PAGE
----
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The Role of Scenario Uncertainty in Estimating the Benefits of Carbon Mitigation

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  • Alex L. Marten

Abstract

The benefits of carbon mitigation are subject to numerous sources of uncertainty and accounting for this uncertainty in policy analysis is crucial. One often overlooked source uncertainty are the forecasts of future baseline conditions (e.g., population, economic output, emissions) from which carbon mitigation benefits are assessed. Through,in some cases highly non-linear relationships, these baseline conditions determine the forecast level and rate of climate change, exposed populations, vulnerability, and way in which inter-temporal tradeoffs are valued. We study the impact of explicitly considering this uncertainty on a widely used metric to assess the benefits of carbon dioxide mitigation, the social cost of carbon (SCC). To explore this question a detailed integrated assessment that couples economic and climate systems to assess the damages of climate change is driven by a library of consistent probabilistic socioeconomic-emission scenarios developed using a comprehensive global computable general equilibrium model. We find that scenario uncertainty has a significant effect on estimates of the SCC and that excluding this source of uncertainty could lead to an underestimate of the mitigation benefits. A detailed decomposition finds that this effect is driven primarily through the role that uncertainty regarding future consumption per capita growth has on the value of inter-temporal tradeoffs through the consumption discount rate.

Suggested Citation

  • Alex L. Marten, 2014. "The Role of Scenario Uncertainty in Estimating the Benefits of Carbon Mitigation," NCEE Working Paper Series 201404, National Center for Environmental Economics, U.S. Environmental Protection Agency, revised Mar 2014.
  • Handle: RePEc:nev:wpaper:wp201404
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    File URL: https://www.epa.gov/environmental-economics/working-paper-role-scenario-uncertainty-estimating-benefits-carbon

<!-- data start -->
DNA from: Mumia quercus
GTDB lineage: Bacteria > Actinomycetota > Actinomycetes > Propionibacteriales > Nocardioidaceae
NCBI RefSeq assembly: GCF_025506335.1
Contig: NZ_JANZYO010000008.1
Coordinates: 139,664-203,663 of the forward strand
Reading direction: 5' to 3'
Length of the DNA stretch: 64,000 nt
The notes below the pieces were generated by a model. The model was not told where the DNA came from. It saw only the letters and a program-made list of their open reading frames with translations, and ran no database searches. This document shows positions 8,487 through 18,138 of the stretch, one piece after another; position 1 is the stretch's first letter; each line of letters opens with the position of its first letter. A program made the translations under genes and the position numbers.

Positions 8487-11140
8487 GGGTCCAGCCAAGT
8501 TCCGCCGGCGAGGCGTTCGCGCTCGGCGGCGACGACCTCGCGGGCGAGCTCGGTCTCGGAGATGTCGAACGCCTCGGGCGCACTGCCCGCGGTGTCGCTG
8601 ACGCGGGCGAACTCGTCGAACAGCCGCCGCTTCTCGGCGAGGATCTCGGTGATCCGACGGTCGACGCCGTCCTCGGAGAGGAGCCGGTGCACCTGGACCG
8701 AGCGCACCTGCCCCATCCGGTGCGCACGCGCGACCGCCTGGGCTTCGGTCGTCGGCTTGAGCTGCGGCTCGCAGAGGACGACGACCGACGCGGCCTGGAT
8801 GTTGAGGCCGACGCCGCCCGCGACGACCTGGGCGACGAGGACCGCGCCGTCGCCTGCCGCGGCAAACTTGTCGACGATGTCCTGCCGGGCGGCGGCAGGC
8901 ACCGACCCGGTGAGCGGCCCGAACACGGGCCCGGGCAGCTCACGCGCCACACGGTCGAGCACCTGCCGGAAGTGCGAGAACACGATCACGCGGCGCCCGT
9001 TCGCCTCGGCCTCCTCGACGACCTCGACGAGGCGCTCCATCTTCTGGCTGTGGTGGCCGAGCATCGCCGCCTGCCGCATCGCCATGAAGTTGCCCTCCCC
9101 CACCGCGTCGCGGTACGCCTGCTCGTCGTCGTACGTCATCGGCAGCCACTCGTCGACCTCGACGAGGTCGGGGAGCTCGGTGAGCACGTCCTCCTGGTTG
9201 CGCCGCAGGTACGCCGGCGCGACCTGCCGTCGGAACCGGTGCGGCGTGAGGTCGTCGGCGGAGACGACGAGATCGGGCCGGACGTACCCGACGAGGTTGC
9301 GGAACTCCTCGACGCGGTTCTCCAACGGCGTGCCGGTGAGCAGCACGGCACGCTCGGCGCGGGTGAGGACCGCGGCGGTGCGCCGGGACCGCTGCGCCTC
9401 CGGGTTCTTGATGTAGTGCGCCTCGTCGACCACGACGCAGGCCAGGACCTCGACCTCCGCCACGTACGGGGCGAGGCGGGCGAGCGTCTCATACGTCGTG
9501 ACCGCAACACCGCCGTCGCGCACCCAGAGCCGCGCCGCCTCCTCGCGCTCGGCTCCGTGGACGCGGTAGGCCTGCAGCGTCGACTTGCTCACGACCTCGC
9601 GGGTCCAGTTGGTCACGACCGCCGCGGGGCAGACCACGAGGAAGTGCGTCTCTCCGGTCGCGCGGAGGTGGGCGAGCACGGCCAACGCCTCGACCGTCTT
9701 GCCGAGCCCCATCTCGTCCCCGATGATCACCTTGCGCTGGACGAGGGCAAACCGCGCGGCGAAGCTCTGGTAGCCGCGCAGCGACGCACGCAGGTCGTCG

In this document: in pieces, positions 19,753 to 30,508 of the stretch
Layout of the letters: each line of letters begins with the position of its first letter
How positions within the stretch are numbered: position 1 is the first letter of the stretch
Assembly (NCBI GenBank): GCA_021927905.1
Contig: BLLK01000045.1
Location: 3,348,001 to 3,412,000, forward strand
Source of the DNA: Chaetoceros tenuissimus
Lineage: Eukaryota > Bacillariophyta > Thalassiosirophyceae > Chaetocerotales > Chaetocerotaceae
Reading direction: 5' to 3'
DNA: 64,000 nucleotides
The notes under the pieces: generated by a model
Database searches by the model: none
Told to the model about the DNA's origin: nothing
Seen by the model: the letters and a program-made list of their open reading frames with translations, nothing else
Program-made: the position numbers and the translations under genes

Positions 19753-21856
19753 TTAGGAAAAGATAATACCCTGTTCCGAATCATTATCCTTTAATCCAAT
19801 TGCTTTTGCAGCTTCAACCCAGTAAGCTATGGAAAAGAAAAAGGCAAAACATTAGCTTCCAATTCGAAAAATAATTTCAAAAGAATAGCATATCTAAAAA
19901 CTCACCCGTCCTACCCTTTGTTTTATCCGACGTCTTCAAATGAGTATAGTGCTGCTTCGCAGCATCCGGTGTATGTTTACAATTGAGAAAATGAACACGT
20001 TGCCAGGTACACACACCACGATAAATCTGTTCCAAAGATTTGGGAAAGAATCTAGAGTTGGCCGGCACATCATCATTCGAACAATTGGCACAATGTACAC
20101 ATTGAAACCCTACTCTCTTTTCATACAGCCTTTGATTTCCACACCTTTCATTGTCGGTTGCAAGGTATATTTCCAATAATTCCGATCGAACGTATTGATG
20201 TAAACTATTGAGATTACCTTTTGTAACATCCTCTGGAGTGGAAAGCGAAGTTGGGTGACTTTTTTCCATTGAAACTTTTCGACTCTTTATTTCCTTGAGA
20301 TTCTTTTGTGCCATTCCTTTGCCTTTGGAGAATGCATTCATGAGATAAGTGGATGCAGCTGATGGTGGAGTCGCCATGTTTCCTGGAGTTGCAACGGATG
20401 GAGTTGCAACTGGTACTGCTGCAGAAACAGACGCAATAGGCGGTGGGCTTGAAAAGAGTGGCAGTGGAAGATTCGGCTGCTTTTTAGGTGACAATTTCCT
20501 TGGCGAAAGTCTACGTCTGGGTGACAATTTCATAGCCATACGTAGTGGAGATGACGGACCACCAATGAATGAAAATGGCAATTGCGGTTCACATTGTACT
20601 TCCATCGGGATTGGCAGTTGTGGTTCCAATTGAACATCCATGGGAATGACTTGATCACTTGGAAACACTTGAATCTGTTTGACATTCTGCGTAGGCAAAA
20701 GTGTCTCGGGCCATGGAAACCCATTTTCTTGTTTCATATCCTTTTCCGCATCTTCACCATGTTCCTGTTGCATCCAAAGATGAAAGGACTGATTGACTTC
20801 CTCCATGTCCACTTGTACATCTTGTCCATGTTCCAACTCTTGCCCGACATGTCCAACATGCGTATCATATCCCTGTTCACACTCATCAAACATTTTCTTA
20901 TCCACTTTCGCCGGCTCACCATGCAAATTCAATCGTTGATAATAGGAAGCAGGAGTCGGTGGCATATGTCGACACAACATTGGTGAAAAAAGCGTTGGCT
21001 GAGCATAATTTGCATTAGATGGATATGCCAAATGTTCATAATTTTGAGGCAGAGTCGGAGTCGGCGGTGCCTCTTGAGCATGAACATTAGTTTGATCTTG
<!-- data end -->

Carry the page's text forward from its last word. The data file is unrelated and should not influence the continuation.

File Function: First version, 2014
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    References listed on IDEAS

    as
    1. Marten, Alex L., 2011. "Transient temperature response modeling in IAMs: The effects of over simplification on the SCC," Economics - The Open-Access, Open-Assessment E-Journal, Kiel Institute for the World Economy (IfW), vol. 5, pages 1-42.
    2. Jean Fouré & Agnès Bénassy-Quéré & Lionel Fontagné, 2012. "The Great Shift: Macroeconomic projections for the world economy at the 2050 horizon," Working Papers 2012-03, CEPII research center.
    3. Enrica De Cian & Elisa Lanzi & Roberto Roson, 2007. "The Impact of Temperature Change on Energy Demand: A Dynamic Panel Analysis," Working Papers 2007.46, Fondazione Eni Enrico Mattei.
    4. Christian Gollier, 2008. "Discounting with fat-tailed economic growth," Journal of Risk and Uncertainty, Springer, vol. 37(2), pages 171-186, December.
    5. Robert E. Lucas, 2000. "Some Macroeconomics for the 21st Century," Journal of Economic Perspectives, American Economic Association, vol. 14(1), pages 159-168, Winter.
    6. Weitzman, Martin L., 1998. "Why the Far-Distant Future Should Be Discounted at Its Lowest Possible Rate," Journal of Environmental Economics and Management, Elsevier, vol. 36(3), pages 201-208, November.
    7. Adam Daigneault & Steve Newbold, 2009. "Climate Response Uncertainty and the Unexpected Benefits of Greenhouse Gas Emissions Reductions," NCEE Working Paper Series 200806, National Center for Environmental Economics, U.S. Environmental Protection Agency, revised Mar 2009.
    8. Martin L. Weitzman, 2009. "On Modeling and Interpreting the Economics of Catastrophic Climate Change," The Review of Economics and Statistics, MIT Press, vol. 91(1), pages 1-19, February.
    9. Stephen Newbold & Adam Daigneault, 2009. "Climate Response Uncertainty and the Benefits of Greenhouse Gas Emissions Reductions," Environmental & Resource Economics, Springer;European Association of Environmental and Resource Economists, vol. 44(3), pages 351-377, November.
    10. William D. Nordhaus, 2011. "Estimates of the Social Cost of Carbon: Background and Results from the RICE-2011 Model," NBER Working Papers 17540, National Bureau of Economic Research, Inc.
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    More about this item

    Keywords

    social cost of carbon; integrated assessment; scenario uncertainty;

    JEL classification:

    • Q51 - Agricultural and Natural Resource Economics; Environmental and Ecological Economics - - Environmental Economics - - - Valuation of Environmental Effects
    • Q54 - Agricultural and Natural Resource Economics; Environmental and Ecological Economics - - Environmental Economics - - - Climate; Natural Disasters and their Management; Global Warming

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